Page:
Facebook is the way to learn what’s going on in the lives of people you already know (friends, relatives, and colleagues). It’s great for learning that their cats rolled over, that they went to a great party, or that they had sex, kittens, or children. In short, Facebook is for people.
Google+ = Passions.
Google+ enables you to pursue your passions with people you don’t know. Your fifty friends and family on Facebook likely do not share your passion for photography, but on Google+ you can have a blast with a community of photographers (I’ll explain how shortly). In short, Google+ is for passions.
What the Plus!: Google+ for the Rest of Us by Guy Kawasaki
Whatever your passion, you should be able to find other people on Google+ who share it. And two specific features of Google+ make it easy to make connections and follow conversations by topic:
Part of the fun of Twitter is that it’s like a firehose of information – people posting on all kinds of topics, streaming past you at the speed of light. But the downside is it’s hard to keep up with your favourite contacts, or to follow the threads of particular conversations or topics.
Google+ solves this problem by allowing you to sort the people you follow into circles, and to view updates from one circle at a time. It’s up to you how you divide the circles, or what names you give them. (Relax, the names aren’t public!).
Here are some of my circles:
- Following – all my contacts
- Inner circle – I want to read everything these people post
- Writers and publishers – what it says on the tin
- Artists and photographers – ditto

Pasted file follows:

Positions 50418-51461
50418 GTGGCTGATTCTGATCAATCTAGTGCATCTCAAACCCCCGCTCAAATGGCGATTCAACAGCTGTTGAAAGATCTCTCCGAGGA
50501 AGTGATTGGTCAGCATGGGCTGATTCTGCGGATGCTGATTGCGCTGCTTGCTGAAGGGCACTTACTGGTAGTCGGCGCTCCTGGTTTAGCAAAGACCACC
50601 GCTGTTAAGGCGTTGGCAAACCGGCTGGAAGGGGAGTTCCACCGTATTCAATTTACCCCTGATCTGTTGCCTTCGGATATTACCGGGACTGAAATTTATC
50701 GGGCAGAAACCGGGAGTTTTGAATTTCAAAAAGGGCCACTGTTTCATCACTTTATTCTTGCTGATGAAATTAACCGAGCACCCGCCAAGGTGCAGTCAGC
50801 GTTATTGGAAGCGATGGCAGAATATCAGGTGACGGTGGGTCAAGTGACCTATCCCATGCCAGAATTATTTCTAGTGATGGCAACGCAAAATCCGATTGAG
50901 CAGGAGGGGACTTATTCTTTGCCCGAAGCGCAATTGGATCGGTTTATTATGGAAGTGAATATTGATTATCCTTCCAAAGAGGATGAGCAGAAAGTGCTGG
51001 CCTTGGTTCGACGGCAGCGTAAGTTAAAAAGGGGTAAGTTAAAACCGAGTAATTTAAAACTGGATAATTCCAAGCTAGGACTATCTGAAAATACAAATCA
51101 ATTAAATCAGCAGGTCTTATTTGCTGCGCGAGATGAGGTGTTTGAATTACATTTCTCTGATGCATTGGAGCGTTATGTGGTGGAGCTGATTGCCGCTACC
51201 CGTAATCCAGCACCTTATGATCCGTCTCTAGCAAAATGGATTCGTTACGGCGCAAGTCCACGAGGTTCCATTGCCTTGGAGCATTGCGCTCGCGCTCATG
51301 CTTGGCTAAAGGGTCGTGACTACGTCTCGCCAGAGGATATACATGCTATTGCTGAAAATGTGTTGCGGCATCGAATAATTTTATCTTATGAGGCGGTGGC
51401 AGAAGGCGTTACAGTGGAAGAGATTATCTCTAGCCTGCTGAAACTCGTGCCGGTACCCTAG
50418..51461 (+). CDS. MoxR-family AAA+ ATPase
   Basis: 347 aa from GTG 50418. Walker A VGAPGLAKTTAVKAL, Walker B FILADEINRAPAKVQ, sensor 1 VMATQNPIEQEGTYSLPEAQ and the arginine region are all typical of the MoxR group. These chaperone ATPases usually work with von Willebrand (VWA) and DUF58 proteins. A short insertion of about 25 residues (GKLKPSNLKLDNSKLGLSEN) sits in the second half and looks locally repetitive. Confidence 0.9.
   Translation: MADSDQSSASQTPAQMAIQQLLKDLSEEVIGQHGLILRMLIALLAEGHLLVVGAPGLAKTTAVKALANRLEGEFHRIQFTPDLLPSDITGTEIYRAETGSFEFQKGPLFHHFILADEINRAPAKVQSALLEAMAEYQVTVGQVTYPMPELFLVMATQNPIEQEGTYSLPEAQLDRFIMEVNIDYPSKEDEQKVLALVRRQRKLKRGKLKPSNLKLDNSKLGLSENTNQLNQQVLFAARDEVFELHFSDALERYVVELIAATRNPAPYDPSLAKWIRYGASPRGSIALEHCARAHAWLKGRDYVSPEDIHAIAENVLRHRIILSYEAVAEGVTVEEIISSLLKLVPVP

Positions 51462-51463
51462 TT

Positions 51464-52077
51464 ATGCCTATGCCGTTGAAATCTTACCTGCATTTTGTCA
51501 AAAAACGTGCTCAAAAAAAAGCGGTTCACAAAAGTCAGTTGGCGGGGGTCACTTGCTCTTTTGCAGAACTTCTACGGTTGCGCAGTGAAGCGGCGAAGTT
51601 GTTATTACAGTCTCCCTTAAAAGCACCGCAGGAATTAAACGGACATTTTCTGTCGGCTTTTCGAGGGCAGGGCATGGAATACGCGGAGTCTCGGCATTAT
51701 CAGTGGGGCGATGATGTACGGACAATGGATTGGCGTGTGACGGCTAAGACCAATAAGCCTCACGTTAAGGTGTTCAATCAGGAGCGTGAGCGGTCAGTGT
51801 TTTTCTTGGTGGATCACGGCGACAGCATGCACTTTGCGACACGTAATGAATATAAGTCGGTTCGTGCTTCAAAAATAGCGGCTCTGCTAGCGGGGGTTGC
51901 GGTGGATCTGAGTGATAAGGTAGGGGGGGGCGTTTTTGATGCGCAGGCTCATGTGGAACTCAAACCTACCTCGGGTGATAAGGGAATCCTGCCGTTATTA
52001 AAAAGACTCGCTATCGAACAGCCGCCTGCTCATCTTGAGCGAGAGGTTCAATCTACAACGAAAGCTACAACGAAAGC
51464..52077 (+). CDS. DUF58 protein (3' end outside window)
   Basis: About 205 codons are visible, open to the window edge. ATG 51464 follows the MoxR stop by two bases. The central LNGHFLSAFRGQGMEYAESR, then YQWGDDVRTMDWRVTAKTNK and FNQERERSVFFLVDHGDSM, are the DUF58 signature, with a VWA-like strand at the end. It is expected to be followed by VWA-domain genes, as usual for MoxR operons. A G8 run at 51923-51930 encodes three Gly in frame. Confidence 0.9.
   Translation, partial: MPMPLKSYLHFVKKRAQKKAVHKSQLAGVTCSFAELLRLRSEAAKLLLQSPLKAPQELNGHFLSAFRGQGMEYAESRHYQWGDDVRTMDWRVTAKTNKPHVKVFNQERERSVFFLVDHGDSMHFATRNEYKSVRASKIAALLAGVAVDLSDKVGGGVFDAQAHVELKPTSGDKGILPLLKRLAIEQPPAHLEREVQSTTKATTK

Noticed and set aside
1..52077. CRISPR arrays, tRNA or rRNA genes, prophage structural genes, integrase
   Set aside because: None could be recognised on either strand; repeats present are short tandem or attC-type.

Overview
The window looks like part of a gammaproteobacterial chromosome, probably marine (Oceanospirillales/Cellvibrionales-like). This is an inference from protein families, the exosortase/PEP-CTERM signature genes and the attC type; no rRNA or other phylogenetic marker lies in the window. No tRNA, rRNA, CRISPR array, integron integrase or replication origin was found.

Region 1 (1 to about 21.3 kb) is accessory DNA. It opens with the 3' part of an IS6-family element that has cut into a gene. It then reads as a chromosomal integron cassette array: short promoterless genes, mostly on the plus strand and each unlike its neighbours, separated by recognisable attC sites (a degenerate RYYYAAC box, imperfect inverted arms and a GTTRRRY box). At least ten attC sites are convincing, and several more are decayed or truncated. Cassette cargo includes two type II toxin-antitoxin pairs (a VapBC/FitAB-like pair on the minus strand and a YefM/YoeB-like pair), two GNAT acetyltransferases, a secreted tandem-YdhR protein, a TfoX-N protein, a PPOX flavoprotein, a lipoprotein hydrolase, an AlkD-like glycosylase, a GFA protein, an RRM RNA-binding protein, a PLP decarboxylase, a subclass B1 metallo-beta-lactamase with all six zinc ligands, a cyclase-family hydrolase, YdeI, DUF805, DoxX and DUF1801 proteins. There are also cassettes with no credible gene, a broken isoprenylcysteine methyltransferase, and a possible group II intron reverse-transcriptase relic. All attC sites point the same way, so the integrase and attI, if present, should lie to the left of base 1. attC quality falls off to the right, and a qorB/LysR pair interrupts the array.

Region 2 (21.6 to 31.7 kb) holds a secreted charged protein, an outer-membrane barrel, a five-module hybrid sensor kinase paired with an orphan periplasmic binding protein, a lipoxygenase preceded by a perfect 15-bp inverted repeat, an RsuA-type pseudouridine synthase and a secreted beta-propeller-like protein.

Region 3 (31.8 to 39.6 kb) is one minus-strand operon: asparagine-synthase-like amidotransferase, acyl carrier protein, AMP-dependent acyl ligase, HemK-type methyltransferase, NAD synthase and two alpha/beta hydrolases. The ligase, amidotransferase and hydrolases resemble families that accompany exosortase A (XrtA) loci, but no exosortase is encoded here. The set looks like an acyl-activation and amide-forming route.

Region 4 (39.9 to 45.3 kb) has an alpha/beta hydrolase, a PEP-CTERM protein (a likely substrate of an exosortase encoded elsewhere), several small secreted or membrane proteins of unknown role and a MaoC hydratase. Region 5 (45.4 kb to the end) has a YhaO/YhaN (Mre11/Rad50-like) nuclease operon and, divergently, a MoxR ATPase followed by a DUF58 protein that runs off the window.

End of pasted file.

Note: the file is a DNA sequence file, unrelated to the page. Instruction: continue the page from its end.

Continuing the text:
If I’m in a hurry, I’ll just check the Inner circle. If I want to follow up a specific topic or industry, I check that circle. And if I want the ‘firehose effect’, I switch to Following.
Communities are places where groups congregate to discuss and share information about specific topics – a bit like groups on Facebook or LinkedIn. Some topics are served better than others, but if you find a good community around one of your interests, it’s a great source of news, stimulation and like-minded contacts.
Part of the fun of Google+ is the fact that the early adopters are still working out how to get the most out of it. As Chris Brogan, author of Google+ for Business, said when I asked him if he could sum up the benefits of Google+ for creative people:
“Google+ is a place where discovering information is easy (when shared to the public), and where sharing with others is easier still. People are still feeling their way around, but don’t let that bother you. I’m getting feedback on things I posted 3 days after the service launched.”
3. A fantastic platform for sharing creative media
The Google+ interface makes Facebook look like MySpace.
Instead of endless clutter, insipid blue and grey design, and crappy ads at every turn, you get clean white space framing the images, videos and text posted by your contacts. And circles make it easy to focus on the topics you’re interested in at any given moment.
The iPhone Google+ app is a thing of beauty – and the Android app must be at least as good (being made by Google).
If you want to discover interesting creative content, scrolling through your Google+ stream is a pleasurable and beguiling experiencing – imagine the gorgeousness of Pinterest combined with the quality of conversation you find in blog comments or a good forum.
If you’re a visual or video artist, Google+ is an ideal platform to showcase your work. No wonder photographers are one of the groups of people who seem to be doing best on Google+. (Check out photographer Trey Ratcliff as an example of a Google+ power user – with over 4.5 million followers, I doubt he thinks Google+ is a ‘ghost town’.)
And I won’t pretend to understand the technical detail, but apparently Google+ treats your image metadata better than most social networks.
If you’re a writer, Google+ gives you more room to breathe than Twitter. I love Twitter’s brevity, but sometimes you need more than 140 characters. So as well as sharing a link, you can add a few words about why you’re recommending it and how to make the most of it.